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02.11.14

Recent News About GNU/Linux on Servers

Posted in GNU/Linux, Servers at 8:20 am by Dr. Roy Schestowitz

Summary: A showcase of GNU/Linux on servers, based on very recent news

GNU/Linux Rankings

  • Hosting Providers Know A Real OS When They See One

    A real OS doesn’t limit what you can do with your hardware and it doesn’t charge you extra for doing what you want. GNU/Linux is a real OS. Just ask the hosting providers. On Netcraft’s list of 47, 1 uses F5-BIG-IP, 5 use *BSD, 5 have an unknown OS and only 4 use that other OS with the EULA from Hell. All the rest, 32, use GNU/Linux as they should.

  • How to keep your Linux-heavy data center up and running

    Linux is an excellent tool for creating the IT environment you want. Its flexibility and open-source architecture mean you can use it to support nearly any need, running mission-critical systems effectively while keeping costs low. This flexibility, however, means that if something does go wrong, it’s up to you to ensure your business operations can continue without disruption. And while many disaster recovery solutions focus on recovering data in case of an outage, leaving it at that is leaving the job half done. Having the information itself will be useless if the applications that are running it don’t function, and you are unable to meet SLAs.

Rackspace

ARM

  • IT Vendors Announce Open Standards for ARM-Based Enterprise Servers

    The channel has moved another step closer to having ARM-based server rooms a major presence in the enterprise. On Jan. 28, ARM—together with a slew of collaborators including Canonical, Citrix (CTXS), Linaro, Microsoft (MSFT), Red Hat (RHT), SUSE, Dell and Hewlett-Packard (HPQ)—announced the new Server Base System Architecture (SBSA) specification for deploying servers based on the ARMv8-A 64-bit processor.

  • ARM is not about the status quo : Open source breeds new architectures

    “The rise of open source has opened doors for new architectures; the ARM partnership entering the market has already changed people’s perception of what’s possible; you’ll see that it’s going to drive a faster pace of innovation. Think of what happened in the phone ecosystem. It changed so much over the last five years in terms of what’s possible, and that’s been largely because there’s been a huge number of choices and innovation in terms of supply chain, in terms of new IP that’s being integrated. I expect to see the same thing happen in the data center space because now you have all these choices and people are innovating at different paces but it’s still overall accelerating the pace of innovation in the market,” said Mandyam.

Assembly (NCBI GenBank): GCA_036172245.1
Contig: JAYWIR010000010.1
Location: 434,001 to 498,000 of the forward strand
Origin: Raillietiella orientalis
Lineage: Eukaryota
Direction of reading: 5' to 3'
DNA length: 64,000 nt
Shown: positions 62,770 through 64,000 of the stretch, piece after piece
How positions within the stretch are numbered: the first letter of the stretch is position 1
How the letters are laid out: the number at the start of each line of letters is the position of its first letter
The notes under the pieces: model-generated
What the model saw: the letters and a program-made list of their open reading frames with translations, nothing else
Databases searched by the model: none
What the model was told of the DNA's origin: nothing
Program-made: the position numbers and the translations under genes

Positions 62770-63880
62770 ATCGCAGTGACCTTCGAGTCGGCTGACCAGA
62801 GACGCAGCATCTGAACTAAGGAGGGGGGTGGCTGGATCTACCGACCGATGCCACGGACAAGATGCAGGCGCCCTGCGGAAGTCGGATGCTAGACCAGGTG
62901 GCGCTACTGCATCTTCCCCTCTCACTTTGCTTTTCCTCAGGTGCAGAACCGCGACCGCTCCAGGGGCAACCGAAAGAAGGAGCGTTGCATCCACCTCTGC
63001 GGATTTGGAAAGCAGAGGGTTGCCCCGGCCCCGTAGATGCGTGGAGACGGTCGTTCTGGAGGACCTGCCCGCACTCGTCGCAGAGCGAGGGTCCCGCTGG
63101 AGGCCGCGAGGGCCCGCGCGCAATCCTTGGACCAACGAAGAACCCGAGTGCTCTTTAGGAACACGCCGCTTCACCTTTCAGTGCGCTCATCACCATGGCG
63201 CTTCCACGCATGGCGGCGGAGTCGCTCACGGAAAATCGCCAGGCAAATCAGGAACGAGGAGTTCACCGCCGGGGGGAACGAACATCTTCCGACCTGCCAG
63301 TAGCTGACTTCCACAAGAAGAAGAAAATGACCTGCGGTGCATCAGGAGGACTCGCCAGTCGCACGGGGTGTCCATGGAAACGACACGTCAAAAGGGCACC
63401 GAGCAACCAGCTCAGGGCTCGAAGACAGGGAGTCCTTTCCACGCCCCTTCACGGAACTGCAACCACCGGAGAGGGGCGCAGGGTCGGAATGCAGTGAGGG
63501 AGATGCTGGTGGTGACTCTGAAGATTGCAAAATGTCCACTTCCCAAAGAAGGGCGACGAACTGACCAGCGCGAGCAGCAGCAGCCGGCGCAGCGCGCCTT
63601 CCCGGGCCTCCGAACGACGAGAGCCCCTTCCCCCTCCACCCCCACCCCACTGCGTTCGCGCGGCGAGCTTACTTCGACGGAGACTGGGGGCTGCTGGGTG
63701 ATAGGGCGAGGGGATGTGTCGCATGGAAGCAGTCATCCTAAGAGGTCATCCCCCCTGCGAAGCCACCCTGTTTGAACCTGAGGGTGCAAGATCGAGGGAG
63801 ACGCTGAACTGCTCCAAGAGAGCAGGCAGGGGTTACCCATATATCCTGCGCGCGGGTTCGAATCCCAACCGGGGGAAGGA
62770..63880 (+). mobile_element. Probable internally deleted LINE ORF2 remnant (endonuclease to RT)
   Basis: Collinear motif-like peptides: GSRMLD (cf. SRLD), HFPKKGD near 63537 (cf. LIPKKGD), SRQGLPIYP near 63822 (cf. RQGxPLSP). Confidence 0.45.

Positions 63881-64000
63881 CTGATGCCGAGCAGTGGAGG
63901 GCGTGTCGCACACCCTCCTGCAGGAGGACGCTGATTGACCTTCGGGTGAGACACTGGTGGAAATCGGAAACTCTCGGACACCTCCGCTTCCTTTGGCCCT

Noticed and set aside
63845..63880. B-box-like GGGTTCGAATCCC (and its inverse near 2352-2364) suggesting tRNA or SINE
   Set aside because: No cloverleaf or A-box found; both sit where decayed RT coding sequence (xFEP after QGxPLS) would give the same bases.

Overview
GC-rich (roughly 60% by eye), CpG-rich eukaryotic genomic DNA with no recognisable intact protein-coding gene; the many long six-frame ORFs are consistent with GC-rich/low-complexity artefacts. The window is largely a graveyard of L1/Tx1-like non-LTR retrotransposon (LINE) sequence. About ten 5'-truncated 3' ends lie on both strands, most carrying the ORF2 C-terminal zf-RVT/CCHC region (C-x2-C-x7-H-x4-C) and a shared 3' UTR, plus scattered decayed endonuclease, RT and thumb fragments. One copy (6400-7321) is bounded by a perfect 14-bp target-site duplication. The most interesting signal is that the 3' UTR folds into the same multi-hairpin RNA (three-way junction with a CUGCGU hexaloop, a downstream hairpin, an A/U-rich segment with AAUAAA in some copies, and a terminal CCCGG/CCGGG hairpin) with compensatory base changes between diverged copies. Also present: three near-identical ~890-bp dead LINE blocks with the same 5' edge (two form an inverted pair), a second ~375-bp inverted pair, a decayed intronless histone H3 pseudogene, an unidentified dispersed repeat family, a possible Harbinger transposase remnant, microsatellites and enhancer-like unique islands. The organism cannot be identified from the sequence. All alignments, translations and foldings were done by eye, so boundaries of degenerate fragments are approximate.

IBM

  • Cloud Migration Service Shifts From IBM i To Linux

    Even though we don’t talk about it much, there are companies throwing in the towel and looking for IT solutions that do not include IBM i, Power Systems, or IBM. One of the companies with a track record of working in the IBM i migration business is Infinite Corporation, which last week introduced a new cloud-based migration plan called Infinite i. It will compete head-to-head with IBM i-based clouds.

  • Hardening the Linux desktop

Dell

AMD

Linode

  • Linode’s Command Line Interface Tool Helps Automate Cloud Servers

    According to the company, which concentrates its efforts on Linux-based virtual servers, “We’re pleased to announce the official release of Linode CLI – a simple, yet powerful and easy-to-use tool to manage and provision Linode cloud services from the command line. The Linode CLI gives users the same functionality they’re accustomed to, but with the convenience of the command line. The Linode CLI can create, reboot, rename, and resize Linode servers, manage domains and DNS records, NodeBalancers and more. Users can even access their account balance and network transfer. The Linode CLI makes it easy to script and automate tasks with its built-in JSON output mode.”

Arduino

  • Galileo: The Slowest Fast Computer Around?

    Trying to marry Linux and Arduino together isn’t giving me a good feeling and I’ll tell you why.

  • The other end of the telescope: Intel’s Galileo developer board

    Yet it’s no less an Arduino board than the de facto standard Arduino board, the ATmega328-based Uno R3. Perhaps more so, in fact, since it has on-board features that the Uno lacks and requires add-ons to accommodate: Ethernet connectivity, a mini PCI Express connector and a Micro SD slot, for instance.

  • Like Arduino? Miniaturize your project with TinyCircuits

    “The traditional view of open source is about software. Open source hardware has been around for about 7 to 10 years. Making hardware open and building a community around it is a huge advantage in hardware like in software,” Burns said. “The community behind it keeps it alive, keeps it useful.”

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